News & Notes

May 13, 2015

I've been moving my schedule around to account for the news that our child's ETA has been moved up three weeks by my midwives. Let it be one of the first lessons of parenthood for us: let go of your perfectly made plans. Ben says he learned this when he was sure we were having a girl, and could pretty much only imagine himself with a daughter. But...it's a BOY!

All to say, I'm wrapping up work and other plans until the beginning of August. If you're interested in a business coaching session in August, email me at LMholway[at]gmail[dot]com and I'll contact you as we get further into summer. 

A couple other bits of shameless self-promotion:
+ Ben and I (and Small Art) are a part of a collective of artists (including actor/theatre maker Candy Simmons and flutist Julie Johnson) that are part of the Twin Cities Producers Circle season. The collective aims to connect local arts enthusiasts with independent performing artists. You can check it out over here

+ I'm super proud of Ben and his 4-episode-long podcast, Thirty Minutes in Front of a Vending Machine. You can check it out here, or on i-tunes.  Caution: there's adult content! (A lot.) Mom, this one is probably not for you.

Unrelated to shameless self-promotion....
It's basically my Christmas--- it's the Red Eye's New Works: 4 Weeks Festival! It starts May 29. I'm hoping I will be able to magically show up with a baby at watch post modern performance. We shall see. If you're in the Twin Cities, the lineup of artists is spectacular.

Meanwhile, I'm alternating my time between walking (with the intention of baby eviction), finishing up a long list of odds and ends and enjoying as many adult meals eaten out as possible. I will report when the small human arrives (...eventually).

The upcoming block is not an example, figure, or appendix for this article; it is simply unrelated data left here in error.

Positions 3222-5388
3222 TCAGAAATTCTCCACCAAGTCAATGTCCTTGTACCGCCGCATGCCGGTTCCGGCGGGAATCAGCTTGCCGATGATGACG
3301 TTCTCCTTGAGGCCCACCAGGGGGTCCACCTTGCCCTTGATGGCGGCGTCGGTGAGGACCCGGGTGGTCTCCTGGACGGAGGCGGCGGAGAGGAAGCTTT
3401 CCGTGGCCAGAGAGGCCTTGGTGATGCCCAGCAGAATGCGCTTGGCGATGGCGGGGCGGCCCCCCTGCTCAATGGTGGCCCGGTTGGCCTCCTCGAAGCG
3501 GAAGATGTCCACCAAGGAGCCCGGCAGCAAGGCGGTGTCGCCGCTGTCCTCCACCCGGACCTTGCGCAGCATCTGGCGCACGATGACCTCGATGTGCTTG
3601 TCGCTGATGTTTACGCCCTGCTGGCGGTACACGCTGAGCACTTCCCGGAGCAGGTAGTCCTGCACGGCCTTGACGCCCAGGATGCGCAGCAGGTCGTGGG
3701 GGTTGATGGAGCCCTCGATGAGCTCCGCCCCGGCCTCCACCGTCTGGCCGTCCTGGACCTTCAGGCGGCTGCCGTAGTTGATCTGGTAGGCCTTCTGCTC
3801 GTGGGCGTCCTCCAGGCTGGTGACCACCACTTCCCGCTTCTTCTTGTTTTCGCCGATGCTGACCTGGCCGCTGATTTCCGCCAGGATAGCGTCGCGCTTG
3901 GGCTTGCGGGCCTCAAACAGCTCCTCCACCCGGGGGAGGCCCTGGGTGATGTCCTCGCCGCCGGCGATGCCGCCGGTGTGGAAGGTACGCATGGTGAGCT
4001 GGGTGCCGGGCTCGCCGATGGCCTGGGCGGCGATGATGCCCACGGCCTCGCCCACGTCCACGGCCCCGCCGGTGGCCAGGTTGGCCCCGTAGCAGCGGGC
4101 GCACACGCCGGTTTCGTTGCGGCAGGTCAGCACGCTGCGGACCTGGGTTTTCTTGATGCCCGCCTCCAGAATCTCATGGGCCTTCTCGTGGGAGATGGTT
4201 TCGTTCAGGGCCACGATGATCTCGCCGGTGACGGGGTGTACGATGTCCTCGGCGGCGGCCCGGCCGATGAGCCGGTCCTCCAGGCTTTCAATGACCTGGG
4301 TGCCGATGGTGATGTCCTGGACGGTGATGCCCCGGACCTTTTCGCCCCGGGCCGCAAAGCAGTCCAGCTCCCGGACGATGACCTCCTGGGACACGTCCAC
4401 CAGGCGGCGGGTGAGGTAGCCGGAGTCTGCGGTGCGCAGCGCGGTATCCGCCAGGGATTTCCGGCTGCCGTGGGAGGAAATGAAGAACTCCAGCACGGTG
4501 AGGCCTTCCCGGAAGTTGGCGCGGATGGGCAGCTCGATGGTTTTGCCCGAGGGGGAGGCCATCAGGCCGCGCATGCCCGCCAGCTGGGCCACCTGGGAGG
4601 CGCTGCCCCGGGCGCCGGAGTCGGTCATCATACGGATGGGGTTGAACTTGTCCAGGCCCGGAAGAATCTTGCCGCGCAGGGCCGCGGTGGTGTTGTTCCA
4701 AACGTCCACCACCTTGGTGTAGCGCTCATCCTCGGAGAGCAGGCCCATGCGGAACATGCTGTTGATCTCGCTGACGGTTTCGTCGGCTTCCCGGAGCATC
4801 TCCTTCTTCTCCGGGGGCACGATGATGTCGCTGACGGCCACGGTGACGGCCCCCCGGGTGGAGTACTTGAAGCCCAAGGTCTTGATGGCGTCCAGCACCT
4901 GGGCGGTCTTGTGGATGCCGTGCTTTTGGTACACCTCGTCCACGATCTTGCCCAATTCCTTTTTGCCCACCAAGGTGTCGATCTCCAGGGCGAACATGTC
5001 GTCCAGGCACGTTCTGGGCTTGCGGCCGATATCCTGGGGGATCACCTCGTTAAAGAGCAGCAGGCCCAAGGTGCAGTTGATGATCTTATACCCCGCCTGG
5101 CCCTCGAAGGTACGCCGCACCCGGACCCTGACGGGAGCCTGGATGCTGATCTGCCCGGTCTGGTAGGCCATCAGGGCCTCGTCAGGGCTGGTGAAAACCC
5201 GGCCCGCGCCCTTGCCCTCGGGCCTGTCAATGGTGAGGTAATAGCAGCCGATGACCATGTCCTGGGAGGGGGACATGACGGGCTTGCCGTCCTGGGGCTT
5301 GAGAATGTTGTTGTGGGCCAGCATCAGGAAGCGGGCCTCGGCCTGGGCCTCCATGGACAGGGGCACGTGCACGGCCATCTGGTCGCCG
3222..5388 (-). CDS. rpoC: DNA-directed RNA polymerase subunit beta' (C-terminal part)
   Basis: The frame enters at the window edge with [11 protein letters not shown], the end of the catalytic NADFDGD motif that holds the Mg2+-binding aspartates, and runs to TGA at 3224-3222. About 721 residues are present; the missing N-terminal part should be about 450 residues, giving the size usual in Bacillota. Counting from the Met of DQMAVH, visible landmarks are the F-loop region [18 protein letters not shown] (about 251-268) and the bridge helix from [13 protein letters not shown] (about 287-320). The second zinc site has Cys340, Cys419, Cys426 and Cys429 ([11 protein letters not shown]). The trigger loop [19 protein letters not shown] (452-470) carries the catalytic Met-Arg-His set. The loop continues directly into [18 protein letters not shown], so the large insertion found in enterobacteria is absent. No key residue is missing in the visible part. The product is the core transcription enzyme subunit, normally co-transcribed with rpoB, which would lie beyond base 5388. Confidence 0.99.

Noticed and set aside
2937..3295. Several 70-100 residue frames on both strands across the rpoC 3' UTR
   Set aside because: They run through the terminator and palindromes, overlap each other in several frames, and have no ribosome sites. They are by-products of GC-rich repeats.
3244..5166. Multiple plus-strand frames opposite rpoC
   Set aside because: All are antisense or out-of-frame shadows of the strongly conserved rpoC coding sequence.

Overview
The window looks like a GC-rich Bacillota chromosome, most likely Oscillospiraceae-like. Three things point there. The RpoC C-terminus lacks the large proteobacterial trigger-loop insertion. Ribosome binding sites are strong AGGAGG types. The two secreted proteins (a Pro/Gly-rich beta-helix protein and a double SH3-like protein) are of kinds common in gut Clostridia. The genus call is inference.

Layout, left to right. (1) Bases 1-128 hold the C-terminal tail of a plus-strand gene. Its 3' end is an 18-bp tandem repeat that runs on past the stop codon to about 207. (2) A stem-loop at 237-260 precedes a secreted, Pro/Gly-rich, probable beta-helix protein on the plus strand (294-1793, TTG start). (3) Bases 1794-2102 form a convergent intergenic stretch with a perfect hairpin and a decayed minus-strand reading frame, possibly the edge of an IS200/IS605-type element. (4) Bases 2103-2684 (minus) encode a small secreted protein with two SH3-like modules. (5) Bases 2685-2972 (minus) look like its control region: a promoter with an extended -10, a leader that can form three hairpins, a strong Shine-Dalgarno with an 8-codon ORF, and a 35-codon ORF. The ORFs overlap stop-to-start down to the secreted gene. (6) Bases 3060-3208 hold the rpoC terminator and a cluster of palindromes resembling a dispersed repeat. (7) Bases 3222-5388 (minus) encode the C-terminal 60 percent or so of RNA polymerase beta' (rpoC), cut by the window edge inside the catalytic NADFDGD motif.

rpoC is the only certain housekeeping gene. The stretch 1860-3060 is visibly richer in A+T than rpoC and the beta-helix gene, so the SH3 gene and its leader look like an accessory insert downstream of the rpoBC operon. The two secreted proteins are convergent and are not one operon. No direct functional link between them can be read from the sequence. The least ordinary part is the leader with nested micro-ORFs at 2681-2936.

The Final Frontier!

May 2, 2015


I'm just 5 weeks from my due date! Though there's plenty of unknown around birth and parenting and future life, I'm feeling pretty ready to be done with this pregnancy gig. I write that with total reverence for the fact that many of my friends would bend over backwards to be pregnant, and with an awareness that it is a gift and a privilege in many ways. AND with gratitude that my body has supported and grown this baby like a pro-- holy crap, that's amazing. 

It's also been incredibly anxiety-inducing. I was feeling really confident about the work I'd done to minimize my anxiety: therapy, exercise, mantras! I've especially seen the results when it comes to art-making and work projects. I've been less filled with unhealthy amounts of responsibility; the stakes have felt less daunting; I've learned to give myself space to mess up (so liberating). But pregnancy has caused me to revert to many of those old fearful feelings and controlling impulses. I've felt so responsible; I've lost hours and days to an ever-evolving list of fears that would make you laugh (but which feel so real to me); I've then felt gobs of guilt for having the negative thoughts & fears in the first place (your unborn child, I've been told, senses everything). 

My first impulse was to try and figure out why I've been stuck in this anxiety spiral and to fix it - I love fixing! It turns out, though, that fixing and analysis is not what I've needed. It isn't about finding a magic vitamin and exercise routine. It's about what those meditator types call "noticing without judging." (Just seeing those words makes me a little bit confused-- noticing WITHOUT judging?) It's about being with the feeling, and not trying to change it, but being open to learning from it. It's about taking this as an opportunity to learn how to ask for lots of emotional support, and to remember that my body is a smarty pants-- it's not looking for an opportunity to betray me. Maybe this is the final frontier of my anxiety! Maybe this is all an opportunity to learn to find comfort in discomfort, which I'm sure I'll need to lean into as a parent. 

Final frontier/growth opportunities aside, this time has been really damn hard. What's been awesome, though, is that it's forced me to reach out to friends, ask for help, and open up about these challenges. This has never come easily to me. Even when I've experienced the really hard stuff-- Ben's addiction recovery, a miscarriage last year-- I mostly avoided talking to others about it. I realize now that this was actually a huge disservice to myself. If no one knows that you're suffering, how can they help? Yes, it's vulnerable. Yes, you  risk having people say incredibly awkward/inappropriate/unnecessary things. But usually? Usually you get empathy and support, and those magical words: me, too. Those words are priceless. Whatever it is that you're going through, rest assured that you're not the only one. Find the people that make you feel safe and keep them close. It makes a world of difference.
 

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